For assessment of cell morphology, 5 x 105 cells in 2% FBS DMEM were plated in duplicate in six-well dishes and cultured for 10 days at 37°C. On day 10, cells were washed with PBS twice, fixed in 10% acetic acid for 20 minutes, washed with PBS once, and stained with 0.1% crystal violet for 20 minutes. Cell migration was assessed by scratching a confluent cell monolayer with a 2- to 200-µl tip in serum-free DMEM. The width of the scratch was measured at different time points with ImageJ software. For cell invasion, 1 x 106 cells were prepared in duplicate in 250 µl of serum-free DMEM. The cells were placed in transwells with 8-µm pore size polycarbonate filters (Corning Incorporated, Corning, NY), precoated with 100 µl of 0.7 mg/ml Matrigel (BD Biosciences, San Jose, CA). To obtain a chemogradient across the transwells, the lower wells were filled with 750 µl of 10% FBS DMEM. The cells were incubated at 37°C for 48 hours, fixed with methanol, and stained with hematoxylin and eosin (H&E). Nonmigratory cells on the upper surface of the transwells were removed with a cotton swab, and the number of cells remaining on the lower surface of the transwell was counted.
To analyze the activity of secreted MMPs, 2.5 x 105 cells in 10% FBS DMEM were plated in 12-well dishes, incubated overnight at 37°C, and changed in serum-free DMEM for 24 hours. This was collected and spun at 10,000g for 5 minutes. The cell-free supernatant was normalized to the cell number, and equivalent amounts were loaded without boiling on a 12% polyacrylamide gel copolymerized with 1 mg/ml gelatin and separated in nonreducing conditions. The gel was washed twice for 30 minutes in 2.5% Triton X buffer with 50 mM Tris (pH 7.5), 5 mM CaCl2, 1 µM ZnCl2, and 0.02% NaN3. It was then equilibrated for 30 minutes at room temperature in the same buffer devoid of 1% Triton X, thereafter incubated in this buffer for 48 hours at 37°C. Coomassie blue was used to stain the gel for 30 minutes, and the white bands of gelatin-cleared areas were sought in the dark blue background.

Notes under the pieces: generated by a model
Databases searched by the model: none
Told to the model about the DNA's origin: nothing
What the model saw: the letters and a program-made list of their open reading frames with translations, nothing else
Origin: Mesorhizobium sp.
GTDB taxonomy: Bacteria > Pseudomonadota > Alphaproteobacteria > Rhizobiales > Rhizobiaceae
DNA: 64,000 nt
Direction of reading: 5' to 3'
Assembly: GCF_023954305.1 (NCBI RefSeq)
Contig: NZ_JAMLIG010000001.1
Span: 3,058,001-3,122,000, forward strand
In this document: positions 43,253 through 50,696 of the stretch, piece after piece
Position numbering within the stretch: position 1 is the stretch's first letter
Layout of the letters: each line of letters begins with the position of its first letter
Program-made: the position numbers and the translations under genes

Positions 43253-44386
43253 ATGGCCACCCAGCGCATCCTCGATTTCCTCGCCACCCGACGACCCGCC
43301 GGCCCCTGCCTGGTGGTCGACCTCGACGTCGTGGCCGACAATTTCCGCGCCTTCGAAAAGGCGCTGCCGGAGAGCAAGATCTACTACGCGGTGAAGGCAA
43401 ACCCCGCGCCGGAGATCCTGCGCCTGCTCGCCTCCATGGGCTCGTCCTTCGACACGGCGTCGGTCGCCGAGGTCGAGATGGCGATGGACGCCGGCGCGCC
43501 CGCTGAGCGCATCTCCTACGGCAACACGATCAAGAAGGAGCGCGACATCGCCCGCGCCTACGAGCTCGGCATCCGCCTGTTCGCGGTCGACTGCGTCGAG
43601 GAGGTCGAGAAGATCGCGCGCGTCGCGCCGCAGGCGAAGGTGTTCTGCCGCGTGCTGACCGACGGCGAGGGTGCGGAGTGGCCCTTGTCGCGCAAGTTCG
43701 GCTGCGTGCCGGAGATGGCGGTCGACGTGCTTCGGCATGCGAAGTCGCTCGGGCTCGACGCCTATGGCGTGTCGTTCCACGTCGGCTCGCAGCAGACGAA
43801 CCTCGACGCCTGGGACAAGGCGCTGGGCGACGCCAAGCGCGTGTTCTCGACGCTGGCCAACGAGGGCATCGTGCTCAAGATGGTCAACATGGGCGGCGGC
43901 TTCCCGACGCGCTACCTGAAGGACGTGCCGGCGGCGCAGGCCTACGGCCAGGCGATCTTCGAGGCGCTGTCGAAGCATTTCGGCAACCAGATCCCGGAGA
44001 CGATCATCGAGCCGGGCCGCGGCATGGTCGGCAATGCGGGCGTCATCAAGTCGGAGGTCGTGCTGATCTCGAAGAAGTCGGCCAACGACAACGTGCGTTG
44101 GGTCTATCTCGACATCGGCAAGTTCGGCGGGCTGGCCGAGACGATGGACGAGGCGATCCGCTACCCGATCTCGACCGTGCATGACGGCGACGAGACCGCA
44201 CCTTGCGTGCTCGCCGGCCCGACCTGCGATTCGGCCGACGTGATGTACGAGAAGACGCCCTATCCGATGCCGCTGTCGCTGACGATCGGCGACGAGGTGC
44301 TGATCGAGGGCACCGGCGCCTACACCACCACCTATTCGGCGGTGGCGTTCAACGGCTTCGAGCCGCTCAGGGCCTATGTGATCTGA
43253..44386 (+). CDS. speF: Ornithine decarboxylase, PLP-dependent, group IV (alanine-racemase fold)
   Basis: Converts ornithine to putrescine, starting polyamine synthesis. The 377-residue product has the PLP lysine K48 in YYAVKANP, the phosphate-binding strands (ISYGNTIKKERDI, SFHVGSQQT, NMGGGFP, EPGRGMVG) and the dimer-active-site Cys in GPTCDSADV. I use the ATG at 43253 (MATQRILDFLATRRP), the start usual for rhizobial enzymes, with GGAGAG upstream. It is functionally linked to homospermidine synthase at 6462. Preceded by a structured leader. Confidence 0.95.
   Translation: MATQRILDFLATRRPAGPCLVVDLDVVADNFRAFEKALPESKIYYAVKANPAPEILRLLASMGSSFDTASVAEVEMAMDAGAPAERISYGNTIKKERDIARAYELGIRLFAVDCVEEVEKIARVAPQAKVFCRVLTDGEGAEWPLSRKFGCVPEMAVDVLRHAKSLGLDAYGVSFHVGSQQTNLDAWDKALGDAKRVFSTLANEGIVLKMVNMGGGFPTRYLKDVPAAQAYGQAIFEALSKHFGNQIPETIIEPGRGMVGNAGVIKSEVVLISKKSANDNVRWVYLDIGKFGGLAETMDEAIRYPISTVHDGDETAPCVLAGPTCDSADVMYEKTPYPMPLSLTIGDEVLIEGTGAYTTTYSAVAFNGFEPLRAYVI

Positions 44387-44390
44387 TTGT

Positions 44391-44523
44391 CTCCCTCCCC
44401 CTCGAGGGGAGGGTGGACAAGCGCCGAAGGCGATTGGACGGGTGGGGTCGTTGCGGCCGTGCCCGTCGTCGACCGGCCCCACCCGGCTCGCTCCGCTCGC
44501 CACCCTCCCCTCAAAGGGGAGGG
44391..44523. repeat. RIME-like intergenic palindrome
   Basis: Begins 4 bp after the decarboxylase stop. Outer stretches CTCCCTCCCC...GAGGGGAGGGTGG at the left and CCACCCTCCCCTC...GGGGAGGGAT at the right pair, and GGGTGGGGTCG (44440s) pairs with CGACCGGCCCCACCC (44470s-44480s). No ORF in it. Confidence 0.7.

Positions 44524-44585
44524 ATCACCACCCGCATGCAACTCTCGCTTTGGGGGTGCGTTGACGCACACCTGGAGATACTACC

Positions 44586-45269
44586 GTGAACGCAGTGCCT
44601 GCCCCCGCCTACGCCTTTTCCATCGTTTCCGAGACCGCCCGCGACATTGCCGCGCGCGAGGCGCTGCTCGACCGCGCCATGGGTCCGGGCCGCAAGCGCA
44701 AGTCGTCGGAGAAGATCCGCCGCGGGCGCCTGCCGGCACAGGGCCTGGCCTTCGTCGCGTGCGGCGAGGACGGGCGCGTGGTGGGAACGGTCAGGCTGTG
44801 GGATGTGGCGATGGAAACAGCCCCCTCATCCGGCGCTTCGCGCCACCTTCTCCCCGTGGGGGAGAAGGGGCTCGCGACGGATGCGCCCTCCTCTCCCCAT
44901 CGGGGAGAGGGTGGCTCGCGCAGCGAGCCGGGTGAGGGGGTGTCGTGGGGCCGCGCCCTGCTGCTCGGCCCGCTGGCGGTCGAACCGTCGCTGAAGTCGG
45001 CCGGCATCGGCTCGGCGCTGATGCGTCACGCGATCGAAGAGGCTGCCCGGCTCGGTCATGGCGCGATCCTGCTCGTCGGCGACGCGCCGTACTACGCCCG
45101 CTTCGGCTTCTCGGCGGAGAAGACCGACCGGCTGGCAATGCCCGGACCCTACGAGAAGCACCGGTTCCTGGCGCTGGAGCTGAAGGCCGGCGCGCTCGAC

Cell lysis, fractionation, immunoprecipitation, Western blot, and IF of formaldehyde-fixed cells were performed as previously described [18,21]. The CRC frozen specimens were homogenized with a pestle and lysed similarly in a buffer containing 1% Triton X-100, 50 mM HEPES, pH 7.5, 100 mM NaCl, 10 mM EDTA, and 10% glycerol. Antibodies for Western blot were obtained as follows: NHERF1, E-cadherin, fibronectin, and β-catenin from BD Biosciences and GAPDH (0411) and Erk2 (C-14) were from Santa Cruz Biotechnology (Santa Cruz, CA). For IF, the primary antibodies and corresponding dilutions were NHERF1 (Affinity BioReagents/Thermo) at 1:500, E-cadherin (BD Biosciences) at 1:250, and β-catenin (Sigma-Aldrich, St Louis, MO) at 1:500. The secondary antibodies were Alexa Fluor 568 goat antirabbit IgG and Alexa Fluor 488 goat antimouse IgG (Molecular Probes/Invitrogen) at 1:500, with ToPro-3 iodide at 1:2000.
All numerical data were examined for normality of distribution. Parametric or nonparametric methods of one- or two-way analysis of variance and t-test were used, as appropriate, to analyze the differences between groups or groups by day. A 3 x 3 contingency table of categorical data from CRC case study was analyzed by Fisher exact test. Statistical significance was considered for P < .05. Unless otherwise indicated, values are presented as means ± SEM.
To investigate the role of NHERF1 in human CRC, we analyzed a total of 18 CRC specimens for which matched sets of normal, adenoma, and carcinoma tissues were available from the surgically removed tumors. Of these, 11 paraffin-embedded resection specimens contained normal, adenoma, and carcinoma tissue on the same slide (Figure 1, A and C). The regions were delineated by H&E histopathologic analysis, and the expression levels and subcellular localization of NHERF1 were determined by confocal IF microscopy (Figure 1, A–D). NHERF1 was expressed at the apical PM in normal colonic epithelium, and its expression was lost in adenoma (Figure 1E). In carcinoma, two expression patterns were observed: either absent/low expression (Figure 1, B and E) or ectopic overexpression in the cytoplasm (Figure 1, D and F). Overall, 10 of 11 adenomas and 6 of 11 carcinomas showed absent/low NHERF1 staining, and 5 of 11 carcinomas had tumor areas with high NHERF1 cytoplasmic staining (Figure 1G).